I am thinking of writing a story about a Martian civilization. It might involve humans, but, I think it will be more interesting if there are creatures adapted to the Martian lifestyle as well. So, here is a proposed creature to live on Mars:

enter image description here

A burrowing reptilian, or so it seems. Photosynthesis is a tricky one. On the one hand, less light arrives at Mars than at Earth. On the other hand, the thin atmosphere means the light doesn't get as scattered. I decided that this creature would have photosynthetic skin, because it means the creature wouldn't have to worry as much about being sunburnt. When the creature is likely to be cold-blooded, that is important. Also, this can provide oxygen for the creature to survive since Mar's atmosphere is almost entirely carbon dioxide. I mean, yes, the creature would be more adapted to an anaerobic lifestyle, and when hibernating would probably go full on anaerobic, but, when active, it probably won't be fully anaerobic.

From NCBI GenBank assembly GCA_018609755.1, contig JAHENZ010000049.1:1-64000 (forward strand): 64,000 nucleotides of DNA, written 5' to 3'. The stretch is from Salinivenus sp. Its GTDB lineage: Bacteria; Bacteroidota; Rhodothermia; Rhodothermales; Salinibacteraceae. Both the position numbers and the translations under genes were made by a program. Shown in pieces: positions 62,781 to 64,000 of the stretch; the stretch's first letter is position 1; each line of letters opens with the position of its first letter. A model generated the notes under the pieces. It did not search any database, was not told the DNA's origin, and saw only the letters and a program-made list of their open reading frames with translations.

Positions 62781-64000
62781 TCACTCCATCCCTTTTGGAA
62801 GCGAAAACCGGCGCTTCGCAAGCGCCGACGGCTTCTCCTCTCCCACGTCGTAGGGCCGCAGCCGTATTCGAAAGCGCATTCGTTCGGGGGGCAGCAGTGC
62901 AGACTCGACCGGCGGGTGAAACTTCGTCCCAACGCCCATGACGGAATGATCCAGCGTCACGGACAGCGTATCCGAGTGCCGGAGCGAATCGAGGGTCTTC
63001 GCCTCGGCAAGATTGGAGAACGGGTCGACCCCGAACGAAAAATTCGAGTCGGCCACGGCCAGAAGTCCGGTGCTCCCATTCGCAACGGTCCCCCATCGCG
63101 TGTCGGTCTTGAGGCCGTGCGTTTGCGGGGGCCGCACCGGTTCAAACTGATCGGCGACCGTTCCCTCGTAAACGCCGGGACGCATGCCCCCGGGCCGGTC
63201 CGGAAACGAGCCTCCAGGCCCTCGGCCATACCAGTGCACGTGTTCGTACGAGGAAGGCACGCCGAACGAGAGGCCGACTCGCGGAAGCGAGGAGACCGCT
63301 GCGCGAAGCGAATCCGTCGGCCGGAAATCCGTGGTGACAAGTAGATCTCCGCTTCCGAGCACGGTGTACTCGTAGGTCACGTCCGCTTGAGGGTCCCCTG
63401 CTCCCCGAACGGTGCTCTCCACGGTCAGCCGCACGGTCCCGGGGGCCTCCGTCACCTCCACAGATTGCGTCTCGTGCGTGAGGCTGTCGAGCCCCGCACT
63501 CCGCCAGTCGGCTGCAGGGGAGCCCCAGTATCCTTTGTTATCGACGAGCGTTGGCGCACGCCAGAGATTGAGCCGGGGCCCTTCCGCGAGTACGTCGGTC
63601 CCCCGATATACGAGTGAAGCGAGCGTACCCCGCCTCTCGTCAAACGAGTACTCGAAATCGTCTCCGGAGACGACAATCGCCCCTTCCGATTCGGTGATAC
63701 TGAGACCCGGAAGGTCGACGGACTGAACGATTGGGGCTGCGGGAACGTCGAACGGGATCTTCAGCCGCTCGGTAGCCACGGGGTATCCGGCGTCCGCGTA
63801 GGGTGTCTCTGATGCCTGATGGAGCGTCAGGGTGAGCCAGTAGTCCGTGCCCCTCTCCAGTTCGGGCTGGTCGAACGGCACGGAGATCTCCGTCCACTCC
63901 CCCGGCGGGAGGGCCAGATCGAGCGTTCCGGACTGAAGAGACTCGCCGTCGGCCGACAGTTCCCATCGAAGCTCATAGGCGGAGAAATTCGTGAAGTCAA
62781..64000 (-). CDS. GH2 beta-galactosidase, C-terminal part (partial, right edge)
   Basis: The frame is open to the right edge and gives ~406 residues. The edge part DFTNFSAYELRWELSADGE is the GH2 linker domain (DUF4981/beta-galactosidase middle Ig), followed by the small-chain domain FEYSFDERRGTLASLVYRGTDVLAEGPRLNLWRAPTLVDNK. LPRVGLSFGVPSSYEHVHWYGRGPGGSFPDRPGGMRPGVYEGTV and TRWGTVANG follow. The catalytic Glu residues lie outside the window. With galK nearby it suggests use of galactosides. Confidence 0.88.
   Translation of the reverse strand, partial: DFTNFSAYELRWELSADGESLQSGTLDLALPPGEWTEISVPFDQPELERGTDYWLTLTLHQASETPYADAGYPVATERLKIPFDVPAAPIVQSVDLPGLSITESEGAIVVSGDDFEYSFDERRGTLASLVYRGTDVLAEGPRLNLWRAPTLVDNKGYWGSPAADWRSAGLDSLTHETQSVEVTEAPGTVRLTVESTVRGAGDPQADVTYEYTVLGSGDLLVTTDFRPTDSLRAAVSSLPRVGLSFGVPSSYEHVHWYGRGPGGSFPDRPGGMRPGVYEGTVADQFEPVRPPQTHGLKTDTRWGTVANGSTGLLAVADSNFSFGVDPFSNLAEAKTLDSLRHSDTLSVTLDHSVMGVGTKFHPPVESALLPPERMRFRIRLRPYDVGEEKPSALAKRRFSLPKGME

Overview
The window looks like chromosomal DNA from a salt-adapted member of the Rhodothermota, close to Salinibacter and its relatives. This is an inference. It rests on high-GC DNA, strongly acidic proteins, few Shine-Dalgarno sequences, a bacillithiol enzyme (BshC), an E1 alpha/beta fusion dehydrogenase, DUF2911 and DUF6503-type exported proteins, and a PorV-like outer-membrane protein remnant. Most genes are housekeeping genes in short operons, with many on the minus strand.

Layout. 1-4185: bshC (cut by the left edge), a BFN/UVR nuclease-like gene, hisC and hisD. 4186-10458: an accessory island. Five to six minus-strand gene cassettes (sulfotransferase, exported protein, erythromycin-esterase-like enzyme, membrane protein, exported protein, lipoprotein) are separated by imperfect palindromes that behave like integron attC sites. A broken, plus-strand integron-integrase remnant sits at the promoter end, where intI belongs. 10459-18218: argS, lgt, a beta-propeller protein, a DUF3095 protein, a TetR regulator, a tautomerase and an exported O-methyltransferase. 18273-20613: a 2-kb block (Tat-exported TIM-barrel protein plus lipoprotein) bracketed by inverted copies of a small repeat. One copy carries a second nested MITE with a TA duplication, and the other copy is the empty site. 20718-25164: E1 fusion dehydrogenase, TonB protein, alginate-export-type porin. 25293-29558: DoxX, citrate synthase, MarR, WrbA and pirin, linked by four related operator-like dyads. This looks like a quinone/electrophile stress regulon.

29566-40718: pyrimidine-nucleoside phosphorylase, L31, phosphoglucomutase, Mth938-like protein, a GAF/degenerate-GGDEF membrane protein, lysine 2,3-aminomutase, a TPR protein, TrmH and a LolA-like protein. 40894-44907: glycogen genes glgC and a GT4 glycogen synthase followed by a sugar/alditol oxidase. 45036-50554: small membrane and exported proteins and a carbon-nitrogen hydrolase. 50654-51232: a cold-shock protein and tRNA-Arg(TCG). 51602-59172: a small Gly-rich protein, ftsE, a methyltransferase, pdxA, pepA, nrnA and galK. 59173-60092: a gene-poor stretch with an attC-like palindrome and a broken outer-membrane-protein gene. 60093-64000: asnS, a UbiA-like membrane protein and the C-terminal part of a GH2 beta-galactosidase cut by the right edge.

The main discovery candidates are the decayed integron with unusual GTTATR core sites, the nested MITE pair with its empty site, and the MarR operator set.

There are light sensors on top of its head, these connect to the part of the brain responsible for circadian rhythm. When they sense light, the creature wakes up. If they don't sense much light for a few hours, the creature goes back into its burrow to sleep. If after a day or two, there still isn't much light sensed, because, say, there is a global dust storm, the creature goes into hibernation. The Martian winter also forces the creature into hibernation but for a different reason. The Martian winter, even at the equator, is way down in the negatives. At night, it gets much colder still. An active creature during the Martian winter, if it isn't tiny, is going to freeze like an ice cube. Hibernation means that the little geothermal energy there is on Mars will be enough to prevent the creature from freezing to death in the winter.